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Creative "risk-taker' wins math teaching award

Pasco teacher Sandy Schneider has won the Presidential Award for Science and Mathematic Teaching from the National Science Foundation.

Schneider, who teaches eighth-grade mathematics at Seven Springs Middle School, will spend a week in June in Washington, D.C., where she and other state winners will meet President Clinton.

Schneider was teaching math at Northwest Elementary School last year when she was nominated for the national award by district math supervisor John Geiger.

Schneider could not be reached for comment Tuesday because she was on her way to class at the University of South Florida, where she is working on an advanced degree. Seven Springs principal Roni Sushko said Schneider was elated upon hearing the news Tuesday afternoon that she would represent Florida nationally.

"She heard at about 2:15, and she called (the office from her classroom), and she was just screaming in the phone," Sushko said.

Several months ago, Schneider knew she was among three Florida finalists. The application process for the national competition was arduous, involving detailed checks of finalists' backgrounds.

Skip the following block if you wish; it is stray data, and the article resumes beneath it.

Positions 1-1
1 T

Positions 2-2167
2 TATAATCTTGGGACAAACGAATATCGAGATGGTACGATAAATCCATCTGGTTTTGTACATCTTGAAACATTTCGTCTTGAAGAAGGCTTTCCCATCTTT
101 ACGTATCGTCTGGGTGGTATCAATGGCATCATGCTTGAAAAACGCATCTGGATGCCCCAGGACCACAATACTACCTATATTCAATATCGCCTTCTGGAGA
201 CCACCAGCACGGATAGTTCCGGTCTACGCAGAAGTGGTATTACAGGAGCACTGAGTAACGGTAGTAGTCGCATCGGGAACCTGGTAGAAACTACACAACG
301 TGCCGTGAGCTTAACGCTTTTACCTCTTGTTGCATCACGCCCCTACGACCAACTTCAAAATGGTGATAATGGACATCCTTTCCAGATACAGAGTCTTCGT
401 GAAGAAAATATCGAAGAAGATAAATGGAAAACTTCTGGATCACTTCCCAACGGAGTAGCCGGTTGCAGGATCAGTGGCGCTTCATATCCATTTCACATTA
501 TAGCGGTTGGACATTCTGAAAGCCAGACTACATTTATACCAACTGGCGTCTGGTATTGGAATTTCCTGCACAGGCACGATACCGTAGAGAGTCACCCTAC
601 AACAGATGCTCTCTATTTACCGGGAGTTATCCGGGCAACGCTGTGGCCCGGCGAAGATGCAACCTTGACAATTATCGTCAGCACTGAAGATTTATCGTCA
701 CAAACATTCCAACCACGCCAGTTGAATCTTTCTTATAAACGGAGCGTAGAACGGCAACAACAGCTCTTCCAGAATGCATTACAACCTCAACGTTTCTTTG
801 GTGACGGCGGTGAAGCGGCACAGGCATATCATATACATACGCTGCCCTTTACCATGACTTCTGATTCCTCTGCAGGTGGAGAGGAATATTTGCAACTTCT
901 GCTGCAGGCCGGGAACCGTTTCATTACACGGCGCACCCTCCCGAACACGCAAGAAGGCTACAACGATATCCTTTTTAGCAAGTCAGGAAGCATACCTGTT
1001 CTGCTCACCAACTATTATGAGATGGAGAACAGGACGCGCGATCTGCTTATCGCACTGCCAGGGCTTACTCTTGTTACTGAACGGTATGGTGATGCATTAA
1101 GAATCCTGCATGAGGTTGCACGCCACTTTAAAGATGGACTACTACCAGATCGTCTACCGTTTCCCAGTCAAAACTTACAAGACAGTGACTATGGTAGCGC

After she filled everything out and sent it in, Schneider was contacted when part of her paperwork was missing, Sushko said, adding that the teacher decided at that point, "I'm doing this for naught."

Clearly, though, she wasn't.

Sushko and Northwest Elementary principal Renee Sedlack said Schneider is deserving of the national honor.

"She knows how to motivate students," Sushko said. "She makes math a relevant part of their lives."

Schneider now teaches algebra and pre-algebra in an inviting classroom that is decorated in a "very homelike" fashion, Sushko said.

Previously, Schneider was at Northwest Elementary, but wanted to switch to teaching middle school because youngsters at that age are at an important crossroads, and "she wanted to be part of the influence" on them, Sushko said.

Although Schneider switched schools, Northwest also was basking in the glow of her national honor.

Sedlack described Schneider as a "risk taker" who continually develops creative ways to teach mathematics.

"She puts in endless hours of her own time," Sedlack said.

Schneider also is able to successfully answer an age-old question posed by students, Sedlack said.

"A lot of kids say, "Why do I have to know this?' She shows them why."